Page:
Laboratz is a Facebook game from French developer Adictiz. It’s available now for anyone to play on the social network, and showed up as the No. 2 emerging Facebook game last week.
Laboratz is a virtual card game based heavily on the “Triple Triad” minigame from Square Enix’s 1999 PlayStation role-playing game Final Fantasy VIII, though no acknowledgement is given to its obvious inspiration. The game sees players collecting a variety of cards that depict cartoonish mutated rats and then using these cards to battle against other players. As the player progresses through the game, they will be able to obtain new cards and upgrade their existing ones.
The basic rules of Triple Triad and Laboratz are simple. Two players are dealt a hand of five cards randomly drawn from their deck, and must take it in turns to place them on a 3×3 grid. Each card has a value on each of its edges, and these values are used to allow opponents to capture each other’s cards. In order to capture a card, the player must lay down one of their own cards adjacent to one of their opponent’s cards that is already on the board. The values on the edges that are “touching” are then compared, and the card with the higher value wins. Values may be adjusted by the “element” of a card — if a card is “strong” against the one it is attacking, it reduces the value of the defending edge by one point. If the card with the higher value is the one the player just laid down, they capture the card (or cards) that they were attacking. Whoever has captured the most cards by the time the board is full wins the whole game.
Between matches, players may spend the game’s two currencies on either purchasing “booster packs” of additional rat cards, or on upgrading their existing cards. Upgrading cards takes time, but this delay may, as ever, be bypassed by expending currency if desired — though both types of in-game currency are acquired at a rather slow rate for those who are not making use of the in-app purchase function, and purchasing things gets expensive very quickly. The booster packs in particular provide a significant advantage for those willing to pay — more expensive packages are guaranteed to contain more “rare” cards and as such are more powerful. Essentially, given that having strong cards is pretty much essential to victory in the game, this is very much a “pay to win” system, which may put some people off. New rats and in-game currency can be earned by completing “missions” such as winning a certain number of bouts, but this is easier said than done, and takes a long time to accomplish for relatively little reward.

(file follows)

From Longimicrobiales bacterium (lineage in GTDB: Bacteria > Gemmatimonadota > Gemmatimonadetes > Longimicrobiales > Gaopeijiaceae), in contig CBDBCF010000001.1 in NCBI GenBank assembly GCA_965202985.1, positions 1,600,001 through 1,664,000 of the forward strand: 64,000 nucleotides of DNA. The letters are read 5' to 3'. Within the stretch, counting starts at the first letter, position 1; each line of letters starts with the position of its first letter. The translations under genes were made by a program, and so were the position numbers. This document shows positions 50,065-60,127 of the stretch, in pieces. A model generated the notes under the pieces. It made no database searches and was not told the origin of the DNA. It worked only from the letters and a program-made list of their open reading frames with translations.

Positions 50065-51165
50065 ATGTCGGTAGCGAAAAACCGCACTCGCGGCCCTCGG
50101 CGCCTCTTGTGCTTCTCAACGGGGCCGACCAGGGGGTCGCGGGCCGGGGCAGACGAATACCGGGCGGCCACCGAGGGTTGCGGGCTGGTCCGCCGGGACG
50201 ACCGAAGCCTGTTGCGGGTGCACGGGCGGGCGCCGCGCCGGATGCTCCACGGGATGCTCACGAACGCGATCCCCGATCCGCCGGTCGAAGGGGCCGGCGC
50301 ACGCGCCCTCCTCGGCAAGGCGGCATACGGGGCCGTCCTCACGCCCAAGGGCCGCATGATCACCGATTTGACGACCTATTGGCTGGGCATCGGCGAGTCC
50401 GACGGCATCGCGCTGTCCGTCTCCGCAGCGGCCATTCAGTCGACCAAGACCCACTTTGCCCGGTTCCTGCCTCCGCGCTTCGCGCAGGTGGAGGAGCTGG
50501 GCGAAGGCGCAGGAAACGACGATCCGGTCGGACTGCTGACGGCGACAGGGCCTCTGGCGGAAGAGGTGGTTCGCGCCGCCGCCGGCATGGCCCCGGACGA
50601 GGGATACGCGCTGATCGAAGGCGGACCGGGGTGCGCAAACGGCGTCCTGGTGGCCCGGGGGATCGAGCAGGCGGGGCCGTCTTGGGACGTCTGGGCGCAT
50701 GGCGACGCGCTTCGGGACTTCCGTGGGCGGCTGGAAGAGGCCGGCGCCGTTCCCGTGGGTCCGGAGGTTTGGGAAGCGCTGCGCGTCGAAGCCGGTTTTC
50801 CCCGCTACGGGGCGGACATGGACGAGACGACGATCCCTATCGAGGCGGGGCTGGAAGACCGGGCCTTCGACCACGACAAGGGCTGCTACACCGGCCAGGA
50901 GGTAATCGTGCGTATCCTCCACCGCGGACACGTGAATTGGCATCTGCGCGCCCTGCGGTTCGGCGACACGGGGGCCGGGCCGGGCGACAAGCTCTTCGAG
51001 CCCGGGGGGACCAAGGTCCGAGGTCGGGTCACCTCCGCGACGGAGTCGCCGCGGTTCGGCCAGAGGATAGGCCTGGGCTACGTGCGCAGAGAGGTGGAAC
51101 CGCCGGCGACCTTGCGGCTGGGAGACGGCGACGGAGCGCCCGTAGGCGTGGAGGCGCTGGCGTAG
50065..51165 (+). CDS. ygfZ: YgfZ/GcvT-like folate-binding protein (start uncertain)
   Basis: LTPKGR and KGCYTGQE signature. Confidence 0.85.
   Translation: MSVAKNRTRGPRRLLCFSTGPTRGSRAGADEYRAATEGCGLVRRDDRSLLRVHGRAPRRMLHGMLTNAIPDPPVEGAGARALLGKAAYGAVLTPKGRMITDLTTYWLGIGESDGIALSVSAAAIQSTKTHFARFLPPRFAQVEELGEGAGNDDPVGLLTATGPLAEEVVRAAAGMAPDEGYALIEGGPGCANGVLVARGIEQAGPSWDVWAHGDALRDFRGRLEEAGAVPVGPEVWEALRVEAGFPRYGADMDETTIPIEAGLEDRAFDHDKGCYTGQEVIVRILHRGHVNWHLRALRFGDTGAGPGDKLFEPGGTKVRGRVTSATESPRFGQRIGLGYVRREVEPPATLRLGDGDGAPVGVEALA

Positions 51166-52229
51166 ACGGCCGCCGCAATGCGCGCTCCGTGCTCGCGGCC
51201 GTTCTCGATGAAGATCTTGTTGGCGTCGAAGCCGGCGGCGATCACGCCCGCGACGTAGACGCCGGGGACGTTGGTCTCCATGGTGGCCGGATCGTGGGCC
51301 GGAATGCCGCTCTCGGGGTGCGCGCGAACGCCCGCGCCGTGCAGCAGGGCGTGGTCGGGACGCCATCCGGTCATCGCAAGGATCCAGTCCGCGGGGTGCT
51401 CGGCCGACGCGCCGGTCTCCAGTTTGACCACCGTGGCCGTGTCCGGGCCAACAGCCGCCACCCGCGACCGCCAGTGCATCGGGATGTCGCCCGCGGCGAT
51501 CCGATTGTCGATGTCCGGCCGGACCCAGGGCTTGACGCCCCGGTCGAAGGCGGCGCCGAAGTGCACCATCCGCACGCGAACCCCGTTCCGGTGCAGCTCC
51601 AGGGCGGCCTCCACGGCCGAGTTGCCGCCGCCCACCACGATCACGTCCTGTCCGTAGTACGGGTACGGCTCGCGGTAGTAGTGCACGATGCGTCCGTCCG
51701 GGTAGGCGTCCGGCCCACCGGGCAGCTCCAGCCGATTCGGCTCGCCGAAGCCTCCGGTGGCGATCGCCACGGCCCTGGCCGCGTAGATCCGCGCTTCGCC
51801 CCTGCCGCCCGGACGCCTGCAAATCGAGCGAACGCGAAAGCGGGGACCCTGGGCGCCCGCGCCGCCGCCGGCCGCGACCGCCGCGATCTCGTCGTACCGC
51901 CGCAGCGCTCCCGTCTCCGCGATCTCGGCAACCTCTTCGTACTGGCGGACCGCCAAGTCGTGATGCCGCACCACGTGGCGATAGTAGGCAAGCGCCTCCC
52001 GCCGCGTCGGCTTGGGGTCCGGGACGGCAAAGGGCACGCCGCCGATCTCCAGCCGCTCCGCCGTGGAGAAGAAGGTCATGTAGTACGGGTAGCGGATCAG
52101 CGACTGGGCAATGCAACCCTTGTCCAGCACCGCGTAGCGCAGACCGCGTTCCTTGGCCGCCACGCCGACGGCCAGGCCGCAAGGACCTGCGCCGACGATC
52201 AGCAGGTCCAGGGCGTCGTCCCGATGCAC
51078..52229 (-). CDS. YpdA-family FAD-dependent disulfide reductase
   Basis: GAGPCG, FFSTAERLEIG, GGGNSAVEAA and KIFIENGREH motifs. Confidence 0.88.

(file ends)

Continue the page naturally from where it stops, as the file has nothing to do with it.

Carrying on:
The attraction of the original Triple Triad minigame in Final Fantasy VIII was that it gradually increased in difficulty and complexity as the player progressed through the game, and completing various sidequests allowed the player to attain rare and powerful cards. In Laboratz, however, there’s no such sense of progression, and not a particularly good sense of “balance” between the players you’ll get paired with when starting a new game with a random opponent. More often than not, beginners seeking a match against a random opponent will find themselves matched up against someone with a pretty much undefeatable hand, making the match a foregone conclusion before it’s even begun.
Triple Triad is a solid game mechanic that it’s surprising Square Enix hasn’t adapted to the social space in an official format. That said, Laboratz clearly demonstrates a difficulty with adapting the game to the free-to-play space — by tying player “power” to payments rather than making progress through a largely linear narrative-based game played alongside the card game, the balance is thrown off. Perhaps this issue could have been averted through the implementation of a single-player campaign that gradually increases in difficulty — this would be a good idea for Adictiz to implement in the long term if it wants players to stick around.
For now, Laboratz is a reasonably fun game marred by its “pay to win” elements — and also by the fact that half of its interface is still in French. There’s the potential for a good game here, but it needs a lick of polish and a bit of balancing before it can really be recommended.
Laboratz currently occupies the 100,000+ MAU tier with a rank of 2,059 and the 10,000+ DAU tier with a rank of 2,147. Follow its progress with AppData, our tracking service for social games and developers.
A decent implementation of a card game mechanic that will be familiar to Final Fantasy fans — but in urgent need of some balancing and polish.